Five Signs You Might Need Therapy

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To wrap up Mental Health Awareness month, we at Therapy Hive wanted to share some information and resources on when it may be time to seek help. Seeking help does not mean that there is something inherently wrong with you, but rather is an indication of strength, seeking help and self-understanding.  A person does not have to have serious mental illness, or even having something “wrong” to go to treatment.  Going to a gym doesn’t mean a person is weak or unhealthy, it is actually viewed as a healthy and proactive behavior.  Therapy can be viewed as a “mental gym” to check in on thoughts and beliefs, inventory feelings, and set goals to achieve.  Therapy is very common, and many physicians are recommending psychotherapy for things like depression, insomnia, anxiety, or GI distress, to prevent some of the unsavory side effects that medical interventions can cause.  Here are five signs that you may need to seek professional help, or when a mental health boost could be beneficial:

  1. During A Crisis
    If you are ever feeling like you don’t want to live anymore, like you want to hurt yourself, or you want to hurt someone else, a trained therapist or psychologist is literally lifesaving.  Typically, a crisis happens in “waves” with a buildup, a peak, and a decrease in intensity.  During the peak of a crisis, it can be almost impossible to realize that this is a temporary feeling, and will get better.  A therapist can act like a buoy during these times, keeping you afloat and making sure that you and your loved ones are safe.  For immediate help in a crisis, please check out the National Suicide Prevention Lifeline.
  2. Having Repetitive Negative Thoughts
    Therapists that work from a Cognitive Behavioral Therapy (CBT) model work with clients to identify automatic or maladaptive thoughts that are impacting an individual’s feelings and/or behaviors.  When an individual finds themselves with the same thoughts that “pop” into their head like, “I’m not worth…” or “I always have bad luck…” it may be time to address those automatic thoughts, and a therapist can help to reframe these thoughts, or view them with a different lens.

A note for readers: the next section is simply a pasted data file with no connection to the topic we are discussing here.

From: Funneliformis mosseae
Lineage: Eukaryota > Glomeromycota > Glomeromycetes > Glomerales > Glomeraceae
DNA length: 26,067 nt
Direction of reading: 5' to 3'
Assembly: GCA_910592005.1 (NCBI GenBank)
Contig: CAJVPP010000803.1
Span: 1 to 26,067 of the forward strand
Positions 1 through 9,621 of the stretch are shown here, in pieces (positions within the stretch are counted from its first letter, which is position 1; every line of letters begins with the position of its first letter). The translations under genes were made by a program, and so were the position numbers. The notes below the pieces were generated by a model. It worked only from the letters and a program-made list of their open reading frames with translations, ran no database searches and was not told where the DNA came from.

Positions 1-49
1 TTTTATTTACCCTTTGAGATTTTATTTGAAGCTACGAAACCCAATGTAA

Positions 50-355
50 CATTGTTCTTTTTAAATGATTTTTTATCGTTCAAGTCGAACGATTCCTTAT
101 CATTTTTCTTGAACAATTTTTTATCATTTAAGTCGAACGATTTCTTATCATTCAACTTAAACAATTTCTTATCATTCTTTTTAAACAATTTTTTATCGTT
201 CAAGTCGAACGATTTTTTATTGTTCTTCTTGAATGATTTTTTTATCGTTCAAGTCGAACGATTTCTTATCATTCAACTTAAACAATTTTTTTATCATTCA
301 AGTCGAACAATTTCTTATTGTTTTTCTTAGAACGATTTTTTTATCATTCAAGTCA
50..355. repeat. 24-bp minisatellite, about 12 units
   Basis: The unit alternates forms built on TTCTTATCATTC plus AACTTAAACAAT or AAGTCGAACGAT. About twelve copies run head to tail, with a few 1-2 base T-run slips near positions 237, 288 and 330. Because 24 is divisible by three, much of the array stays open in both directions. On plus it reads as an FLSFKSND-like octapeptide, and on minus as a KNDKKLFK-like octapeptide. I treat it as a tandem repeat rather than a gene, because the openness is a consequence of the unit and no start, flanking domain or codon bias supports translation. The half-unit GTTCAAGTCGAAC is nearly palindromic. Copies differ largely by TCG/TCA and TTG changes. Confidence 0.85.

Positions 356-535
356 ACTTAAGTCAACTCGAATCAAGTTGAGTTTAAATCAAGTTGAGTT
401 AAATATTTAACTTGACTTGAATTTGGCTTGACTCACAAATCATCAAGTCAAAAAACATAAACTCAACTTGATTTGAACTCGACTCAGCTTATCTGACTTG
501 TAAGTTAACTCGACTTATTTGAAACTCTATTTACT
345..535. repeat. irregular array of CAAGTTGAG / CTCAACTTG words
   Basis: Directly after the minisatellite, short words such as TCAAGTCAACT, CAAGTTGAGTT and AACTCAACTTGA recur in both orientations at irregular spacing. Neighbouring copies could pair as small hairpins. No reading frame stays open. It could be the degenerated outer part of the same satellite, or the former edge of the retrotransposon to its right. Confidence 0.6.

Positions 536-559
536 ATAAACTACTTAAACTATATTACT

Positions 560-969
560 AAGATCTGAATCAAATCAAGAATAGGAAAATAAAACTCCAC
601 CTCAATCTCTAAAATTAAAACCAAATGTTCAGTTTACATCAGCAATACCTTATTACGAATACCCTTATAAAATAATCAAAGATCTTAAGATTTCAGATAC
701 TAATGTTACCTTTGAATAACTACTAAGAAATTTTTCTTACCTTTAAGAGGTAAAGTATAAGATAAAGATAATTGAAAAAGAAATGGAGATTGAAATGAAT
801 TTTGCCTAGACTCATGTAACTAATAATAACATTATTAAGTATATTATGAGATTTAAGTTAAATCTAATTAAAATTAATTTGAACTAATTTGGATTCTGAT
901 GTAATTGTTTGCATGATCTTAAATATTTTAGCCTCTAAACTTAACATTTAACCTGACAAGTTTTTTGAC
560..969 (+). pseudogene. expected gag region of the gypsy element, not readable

3. During Life Transitions and Adjustments
  4. People struggle with change, even good changes!  Human beings become used to routine and predictability, and anything that disrupts this sameness can disrupt other areas of ones’ life, too.  When facing a life change, from a marriage to a divorce, a new child to becoming an empty nest-er, a therapist can help prepare for the known and unknown.  Therapy in this context can be viewed as a checkup or sharpening of the coping skills we need to get through life changes.
  5. To Receive True Objectivity
    People often brush off the idea that therapy can be helpful because they have such good supports in place already, from friends and family members.  However, these sources have relationships with you, and cannot be truly objective the way a trained mental health professional can be.  A relative or friend has their own history with you, feelings, and values that may be placed upon your struggles.  A therapist is much like an easel for a blank canvas, and they will help structure and support your needs openly and objectively, so that you can create the “work of art” that your life can be.
  6. To Help Break A Cycle
    After some negative life events, like a break up or a job change, sometimes a person will recognize a pattern, and that pattern may be giving too much, or valuing yourself too little.  Recognizing these patterns can be helpful, but that is often not enough to break the cycle and receive different outcomes.  A therapist can objectively view this pattern and help create insights and awareness of what behaviors can lead to breaking the pattern successfully.

Therapy Hive is a resource for finding the right fit of support for exactly what you need. Check out some of our providers, and see what Therapy Hive can help you achieve!

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